However, the requirement of polyglot markup to use both xml:lang="foo" and lang="foo" means that even [lang]{color:lime} would work, in both XML parsers and HTML parsers.

When it comes to the xmlns:xlink attribute, which is required for polyglot svg elements, then, because it, in contrast to xml:lang, belongs to a foreign content element in HTML/XHTML, it is namespaced even in HTML. Hence, the only way – in HTML as well as in XML – to use this attribute as a selector, is by declaring the namespace of the xmlns: prefix in CSS:

             @namespace xmlns "http://www.w3.org/2000/xmlns/";
             [xmlns|-xlink]{border:dashed lime 3px}

In cases where the user agent does not support namespaces in CSS and/or in markup, it is necessary to use more than one selector. This could happen if the author declares prefixes – default or prefixed – which are an extension specification permits or if the user agent does not support attribute selectors with CSS namespace prefix.

            /*Selector for legacy user agents without support for namespace prefixed attribute selector:*/
            /*Selector for user agents with support for namespace prefixed attribute selector:*/

Example document

The following example code acts as polyglot markup and validates as either XHTML or as HTML. You can view the page live served as HTML, at http://dev.w3.org/html5/html-xhtml-author-guide/SamplePage.html and the same bytes served as XHTML, at http://dev.w3.org/html5/html-xhtml-author-guide/SamplePage.xhtml.

The example document is served as 'text/html'. Some legacy user agents do not support SVG in when served up as 'text/html' as it is in this example. The example page could also be served as 'application/xhtml+xml' instead, with the file extension .html, maintaining adherence to polyglot markup and enabling the rendering of the SVG.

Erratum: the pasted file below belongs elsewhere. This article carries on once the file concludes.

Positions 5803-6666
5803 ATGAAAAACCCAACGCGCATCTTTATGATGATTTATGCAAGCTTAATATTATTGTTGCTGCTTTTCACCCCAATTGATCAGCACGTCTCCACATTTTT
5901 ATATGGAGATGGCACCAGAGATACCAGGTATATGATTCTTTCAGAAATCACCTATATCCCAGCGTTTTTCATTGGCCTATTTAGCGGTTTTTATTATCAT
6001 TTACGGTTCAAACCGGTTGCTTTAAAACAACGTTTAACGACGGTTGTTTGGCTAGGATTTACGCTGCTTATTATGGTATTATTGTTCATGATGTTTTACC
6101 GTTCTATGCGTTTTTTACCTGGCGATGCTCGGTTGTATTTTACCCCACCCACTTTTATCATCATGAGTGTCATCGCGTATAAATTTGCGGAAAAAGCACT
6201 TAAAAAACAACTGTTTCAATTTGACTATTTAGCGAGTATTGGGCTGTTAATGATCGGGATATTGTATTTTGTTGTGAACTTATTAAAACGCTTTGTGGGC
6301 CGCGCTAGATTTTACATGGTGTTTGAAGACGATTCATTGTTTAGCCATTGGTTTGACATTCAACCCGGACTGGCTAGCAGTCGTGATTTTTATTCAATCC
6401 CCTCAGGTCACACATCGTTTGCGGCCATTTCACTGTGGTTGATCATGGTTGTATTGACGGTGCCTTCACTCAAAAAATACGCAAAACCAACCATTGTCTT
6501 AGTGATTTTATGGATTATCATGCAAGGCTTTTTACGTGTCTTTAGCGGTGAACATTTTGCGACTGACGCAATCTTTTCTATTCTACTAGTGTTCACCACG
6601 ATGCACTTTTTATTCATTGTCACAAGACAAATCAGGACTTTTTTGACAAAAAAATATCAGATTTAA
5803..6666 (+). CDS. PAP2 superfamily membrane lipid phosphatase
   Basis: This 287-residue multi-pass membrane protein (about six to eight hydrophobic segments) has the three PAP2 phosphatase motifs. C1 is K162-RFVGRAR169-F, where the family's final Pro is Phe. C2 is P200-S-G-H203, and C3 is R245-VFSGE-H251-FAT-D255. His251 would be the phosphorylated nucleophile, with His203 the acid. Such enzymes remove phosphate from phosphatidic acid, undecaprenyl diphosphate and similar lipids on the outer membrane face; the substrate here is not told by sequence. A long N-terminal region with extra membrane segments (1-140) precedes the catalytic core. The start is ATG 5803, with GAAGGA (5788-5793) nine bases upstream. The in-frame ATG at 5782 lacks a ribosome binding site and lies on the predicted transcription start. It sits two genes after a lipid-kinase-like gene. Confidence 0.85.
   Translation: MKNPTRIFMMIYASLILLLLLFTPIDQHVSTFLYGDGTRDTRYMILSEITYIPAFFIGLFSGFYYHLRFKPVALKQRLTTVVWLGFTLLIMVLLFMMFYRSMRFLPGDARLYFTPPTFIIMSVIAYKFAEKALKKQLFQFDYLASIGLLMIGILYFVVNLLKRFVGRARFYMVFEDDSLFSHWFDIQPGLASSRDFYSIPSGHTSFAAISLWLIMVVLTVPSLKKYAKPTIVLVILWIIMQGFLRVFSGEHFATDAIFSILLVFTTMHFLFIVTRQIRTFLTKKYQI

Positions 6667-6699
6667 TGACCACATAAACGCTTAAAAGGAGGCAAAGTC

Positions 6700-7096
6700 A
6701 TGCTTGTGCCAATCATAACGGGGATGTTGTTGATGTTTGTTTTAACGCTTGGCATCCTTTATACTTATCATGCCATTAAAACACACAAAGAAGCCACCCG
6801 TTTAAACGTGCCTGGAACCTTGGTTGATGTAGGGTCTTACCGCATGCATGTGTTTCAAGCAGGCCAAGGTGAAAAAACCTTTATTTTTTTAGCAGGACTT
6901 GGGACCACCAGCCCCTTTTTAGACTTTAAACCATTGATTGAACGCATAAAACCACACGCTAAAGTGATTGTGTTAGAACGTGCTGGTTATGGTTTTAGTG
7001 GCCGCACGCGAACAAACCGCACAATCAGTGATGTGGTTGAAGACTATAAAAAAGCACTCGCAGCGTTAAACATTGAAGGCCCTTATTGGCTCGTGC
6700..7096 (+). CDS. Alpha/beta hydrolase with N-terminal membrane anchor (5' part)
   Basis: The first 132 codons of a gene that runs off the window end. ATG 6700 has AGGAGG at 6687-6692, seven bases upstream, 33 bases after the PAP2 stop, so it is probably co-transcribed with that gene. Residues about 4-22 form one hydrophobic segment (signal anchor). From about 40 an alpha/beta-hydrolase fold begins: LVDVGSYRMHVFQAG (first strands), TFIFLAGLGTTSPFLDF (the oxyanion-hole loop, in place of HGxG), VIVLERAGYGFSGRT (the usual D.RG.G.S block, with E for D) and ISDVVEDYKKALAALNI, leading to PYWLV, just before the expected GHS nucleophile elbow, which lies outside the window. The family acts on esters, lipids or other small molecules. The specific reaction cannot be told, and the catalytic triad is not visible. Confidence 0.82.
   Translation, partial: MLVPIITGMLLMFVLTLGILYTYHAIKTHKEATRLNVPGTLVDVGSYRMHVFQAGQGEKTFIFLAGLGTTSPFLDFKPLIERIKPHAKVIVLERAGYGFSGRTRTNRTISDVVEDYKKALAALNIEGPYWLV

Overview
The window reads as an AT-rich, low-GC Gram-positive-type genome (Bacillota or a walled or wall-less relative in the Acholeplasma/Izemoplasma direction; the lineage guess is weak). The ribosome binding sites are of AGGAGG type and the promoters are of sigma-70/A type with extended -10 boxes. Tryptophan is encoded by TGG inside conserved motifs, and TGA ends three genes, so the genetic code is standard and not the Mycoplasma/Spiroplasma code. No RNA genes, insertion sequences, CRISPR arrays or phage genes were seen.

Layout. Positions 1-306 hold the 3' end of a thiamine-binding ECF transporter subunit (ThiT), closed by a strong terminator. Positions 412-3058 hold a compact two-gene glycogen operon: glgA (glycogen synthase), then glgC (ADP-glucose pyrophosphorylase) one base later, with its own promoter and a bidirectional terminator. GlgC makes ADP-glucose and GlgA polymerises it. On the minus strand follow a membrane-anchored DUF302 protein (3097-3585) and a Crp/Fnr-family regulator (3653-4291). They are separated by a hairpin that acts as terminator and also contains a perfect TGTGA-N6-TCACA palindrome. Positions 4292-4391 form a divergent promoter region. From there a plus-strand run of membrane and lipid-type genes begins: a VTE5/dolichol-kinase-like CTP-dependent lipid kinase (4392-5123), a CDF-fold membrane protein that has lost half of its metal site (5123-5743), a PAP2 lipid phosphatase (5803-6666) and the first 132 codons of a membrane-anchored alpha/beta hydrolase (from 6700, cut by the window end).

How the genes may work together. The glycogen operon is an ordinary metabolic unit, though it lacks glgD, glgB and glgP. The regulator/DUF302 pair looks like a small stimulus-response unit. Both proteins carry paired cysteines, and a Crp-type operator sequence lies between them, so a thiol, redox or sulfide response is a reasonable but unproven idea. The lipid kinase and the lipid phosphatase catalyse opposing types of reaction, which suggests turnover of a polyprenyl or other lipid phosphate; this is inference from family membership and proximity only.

<!DOCTYPE html>

<html id="SampleDoc" xmlns="http://www.w3.org/1999/xhtml" lang="en" xml:lang="en">

    <title>A Sample Page Using Polglot Markup</title>
    <meta charset='utf-8' />
        <!-- The HTML encoding declaration (meta element with the charset
             attribute) is used to declare the encoding ofor HTML parsers, in line with the section on
             Specifying a document’s character encoding -->
	<!-- The link element is self-closing as described in the section on Void Elements -->
	<!-- Style commands are included by linking to an external file rather than including them in-line,
	     as described in the section on The safe text content option for script and style elements.  -->
	<link type="text/css" rel="stylesheet" href="Sample.css"/>

<nav><p><strong>NB:</strong> These bytes are available served as <a href="SamplePage.xhtml">XHTML</a>
             and as <a href="SamplePage.html">HTML</a></p></nav>